Faced with polluted river water, rural communities or aid agencies often drill groundwater wells to obtain water supplies. But data collected systematically for the first time in the Amazon basin show that this "solution" can create new problems: the groundwater may contain elevated concentrations of arsenic, manganese and aluminium - up to 70 times over the recommended limit in the case of arsenic, and up to 15 times for manganese.
Even in the remotest areas of the world, reality can be harsh. Many people living along the Amazon have to tap groundwater resources, as the river water is too polluted to drink. Turbidity (due to sediment loads) and fluctuations in discharge are additional obstacles to direct use of river water. It has now been shown that even the groundwater is not necessarily safe: in many cases, water pumped from wells is contaminated with arsenic, manganese and aluminium. These trace elements are released from sedimentary deposits in the subsurface and are thus "geogenic" (i.e. they do not derive from industrial pollution).
An Eawag team led by geologist Caroline de Meyer, together with researchers from Peru and Brazil, has now for the first time systematically collected groundwater samples from over 250 sites along the Amazon and analysed them for the most important trace elements. The results, combined with existing data on geology, river morphology and land cover, enabled the scientists to identify areas where arsenic contamination is particularly serious. In the medium term, the settlements or towns affected will need to find alternative ways of ensuring safe water supplies.
According to de Meyer, awareness of the problem is widely lacking. Fortunately, water contaminated with arsenic often also contains high concentrations of iron. When it is pumped to the surface, the iron is oxidized and the water turns reddish-brown: "For this reason, people often let it stand for a while," says de Meyer. The iron oxide - with some of the arsenic bound to the particles - then settles out. However, manganese and aluminium generally remain in the water. While limits have been established for arsenic (the WHO guideline value is 10 ‘g/L), the health-based values for manganese and aluminium are subject to debate. Studies have indicated that exposure to concentrations of manganese in water above 400 ’g/L may lead to neurotoxicity, especially in young children. The highest levels detected by de Meyers’ team are 6 mg/L - 15 times over this limit. Aluminium concentrations were up to three times higher than the level considered safe.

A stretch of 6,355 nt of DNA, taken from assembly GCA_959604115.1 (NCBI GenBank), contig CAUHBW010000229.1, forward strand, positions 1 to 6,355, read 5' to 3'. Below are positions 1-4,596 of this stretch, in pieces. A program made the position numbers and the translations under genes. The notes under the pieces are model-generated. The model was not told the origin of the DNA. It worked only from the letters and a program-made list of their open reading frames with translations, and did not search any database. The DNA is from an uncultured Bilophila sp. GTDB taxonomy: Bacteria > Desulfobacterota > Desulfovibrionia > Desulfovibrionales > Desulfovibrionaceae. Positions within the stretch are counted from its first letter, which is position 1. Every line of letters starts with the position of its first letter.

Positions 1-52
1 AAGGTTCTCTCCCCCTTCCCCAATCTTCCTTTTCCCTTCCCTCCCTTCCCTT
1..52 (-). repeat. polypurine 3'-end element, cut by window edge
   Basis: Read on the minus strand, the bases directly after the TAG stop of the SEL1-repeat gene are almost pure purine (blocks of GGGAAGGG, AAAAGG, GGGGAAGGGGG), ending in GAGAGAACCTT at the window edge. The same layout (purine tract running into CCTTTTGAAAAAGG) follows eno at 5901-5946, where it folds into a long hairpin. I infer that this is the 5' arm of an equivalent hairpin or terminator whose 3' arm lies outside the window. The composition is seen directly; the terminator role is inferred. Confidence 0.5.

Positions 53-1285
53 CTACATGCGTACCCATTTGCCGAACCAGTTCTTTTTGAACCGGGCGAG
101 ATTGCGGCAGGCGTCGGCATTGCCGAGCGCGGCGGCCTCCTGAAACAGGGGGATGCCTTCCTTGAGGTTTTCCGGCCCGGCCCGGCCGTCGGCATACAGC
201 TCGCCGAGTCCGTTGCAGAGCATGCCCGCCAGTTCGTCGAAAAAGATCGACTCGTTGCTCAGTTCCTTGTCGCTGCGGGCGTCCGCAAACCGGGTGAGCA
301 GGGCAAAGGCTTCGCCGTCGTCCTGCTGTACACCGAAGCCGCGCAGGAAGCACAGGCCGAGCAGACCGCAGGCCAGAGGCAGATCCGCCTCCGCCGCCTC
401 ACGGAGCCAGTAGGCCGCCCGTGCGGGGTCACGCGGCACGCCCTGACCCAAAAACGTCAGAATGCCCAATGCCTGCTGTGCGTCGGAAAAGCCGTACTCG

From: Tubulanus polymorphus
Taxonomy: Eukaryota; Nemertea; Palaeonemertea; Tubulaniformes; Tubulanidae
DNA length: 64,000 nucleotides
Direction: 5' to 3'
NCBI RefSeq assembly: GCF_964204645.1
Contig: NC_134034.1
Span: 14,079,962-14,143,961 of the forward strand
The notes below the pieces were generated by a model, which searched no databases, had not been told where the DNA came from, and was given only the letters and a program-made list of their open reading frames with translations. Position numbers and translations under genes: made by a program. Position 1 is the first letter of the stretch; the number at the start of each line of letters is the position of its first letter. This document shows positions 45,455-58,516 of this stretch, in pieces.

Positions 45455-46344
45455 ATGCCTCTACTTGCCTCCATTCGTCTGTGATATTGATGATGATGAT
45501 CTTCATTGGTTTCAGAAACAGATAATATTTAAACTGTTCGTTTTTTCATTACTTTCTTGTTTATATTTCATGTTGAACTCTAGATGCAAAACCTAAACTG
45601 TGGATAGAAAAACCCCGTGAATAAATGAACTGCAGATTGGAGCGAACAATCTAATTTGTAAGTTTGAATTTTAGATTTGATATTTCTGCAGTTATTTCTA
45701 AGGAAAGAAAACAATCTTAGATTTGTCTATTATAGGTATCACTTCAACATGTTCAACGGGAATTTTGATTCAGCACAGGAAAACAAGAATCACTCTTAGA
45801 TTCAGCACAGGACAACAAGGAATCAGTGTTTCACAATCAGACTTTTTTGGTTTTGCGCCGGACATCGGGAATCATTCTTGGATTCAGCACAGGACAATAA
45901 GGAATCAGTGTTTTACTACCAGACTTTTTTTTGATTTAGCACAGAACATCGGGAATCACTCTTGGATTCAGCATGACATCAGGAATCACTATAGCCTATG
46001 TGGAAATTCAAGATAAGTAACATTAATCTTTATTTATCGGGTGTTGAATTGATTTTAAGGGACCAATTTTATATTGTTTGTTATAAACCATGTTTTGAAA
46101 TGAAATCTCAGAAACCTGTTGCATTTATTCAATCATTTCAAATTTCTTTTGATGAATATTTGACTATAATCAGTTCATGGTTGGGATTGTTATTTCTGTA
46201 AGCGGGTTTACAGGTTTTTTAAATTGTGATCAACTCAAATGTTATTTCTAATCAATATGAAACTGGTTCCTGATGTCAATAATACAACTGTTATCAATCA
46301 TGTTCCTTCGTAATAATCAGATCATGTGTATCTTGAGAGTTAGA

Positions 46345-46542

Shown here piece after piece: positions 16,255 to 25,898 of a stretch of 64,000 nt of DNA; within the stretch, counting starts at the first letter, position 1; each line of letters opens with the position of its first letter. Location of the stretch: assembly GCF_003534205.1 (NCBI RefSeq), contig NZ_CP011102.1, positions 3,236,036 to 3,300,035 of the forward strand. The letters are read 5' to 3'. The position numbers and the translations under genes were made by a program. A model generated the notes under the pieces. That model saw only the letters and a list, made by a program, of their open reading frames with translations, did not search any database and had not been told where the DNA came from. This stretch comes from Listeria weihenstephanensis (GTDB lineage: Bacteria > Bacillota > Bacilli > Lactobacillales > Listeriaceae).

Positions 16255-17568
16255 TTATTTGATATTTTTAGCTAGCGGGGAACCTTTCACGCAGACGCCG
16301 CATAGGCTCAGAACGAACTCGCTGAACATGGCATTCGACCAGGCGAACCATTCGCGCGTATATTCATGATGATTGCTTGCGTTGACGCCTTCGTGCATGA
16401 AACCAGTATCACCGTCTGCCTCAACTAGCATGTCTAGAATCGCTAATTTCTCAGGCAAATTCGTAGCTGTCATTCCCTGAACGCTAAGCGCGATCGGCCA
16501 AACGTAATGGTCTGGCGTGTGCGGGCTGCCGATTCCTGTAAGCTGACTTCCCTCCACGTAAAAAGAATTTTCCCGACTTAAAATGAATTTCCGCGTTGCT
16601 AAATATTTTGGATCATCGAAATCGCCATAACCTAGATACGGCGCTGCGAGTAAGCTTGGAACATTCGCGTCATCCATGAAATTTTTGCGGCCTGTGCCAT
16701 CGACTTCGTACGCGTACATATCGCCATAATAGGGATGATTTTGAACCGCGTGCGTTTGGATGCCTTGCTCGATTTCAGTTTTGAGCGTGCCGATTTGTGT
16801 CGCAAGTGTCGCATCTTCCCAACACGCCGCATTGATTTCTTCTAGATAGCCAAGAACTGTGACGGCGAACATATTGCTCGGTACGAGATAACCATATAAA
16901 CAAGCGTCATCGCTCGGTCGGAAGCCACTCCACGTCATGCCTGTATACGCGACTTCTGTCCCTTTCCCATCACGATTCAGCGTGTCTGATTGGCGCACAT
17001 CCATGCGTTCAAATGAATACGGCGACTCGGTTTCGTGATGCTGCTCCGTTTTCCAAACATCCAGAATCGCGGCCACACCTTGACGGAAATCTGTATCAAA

Growing numbers believed to be affected
The scientists cannot yet say how many people in underdeveloped regions of Amazonia are affected by arsenic and manganese contamination. An initial study on the analysis of groundwater in Peru has been published*; further samples are now being investigated, including water from wells in Amazonas, a state of northwestern Brazil. The scientists’ work is being presented today at the 2018 General Assembly of the European Geosciences Union ( EGU ), held in Vienna. Even before comprehensive data are available, De Meyer warns: "There is a dearth of hydrogeological studies along the Amazon, but our analyses show that, wherever groundwater is pumped, arsenic, aluminium and manganese contamination should not be underestimated - all our data point in the same direction."
A typical groundwater well and scientists measuring geochemical parameters in Peru. (Photos: Caroline de Meyer, Eawag and Edward Carpío Deza, Universidad Nacional de Ingeniería, Lima).
De Meyer, C. M. C., Rodríguez, J. M., Carpio, E. A., García, P. A., Stengel, C., & Berg, M. (2017). Arsenic, manganese and aluminum contamination in groundwater resources of Western Amazonia (Peru). Science of the Total Environment, 607-608, 1437-1450.
165913) and the EPFL Cooperation & Development Center ( CODEV ).
EGU press conference no. 3 (13:00-14:00 on 10 April 2018) will be live-streamed at: client.cntv.at/egu2018/pc3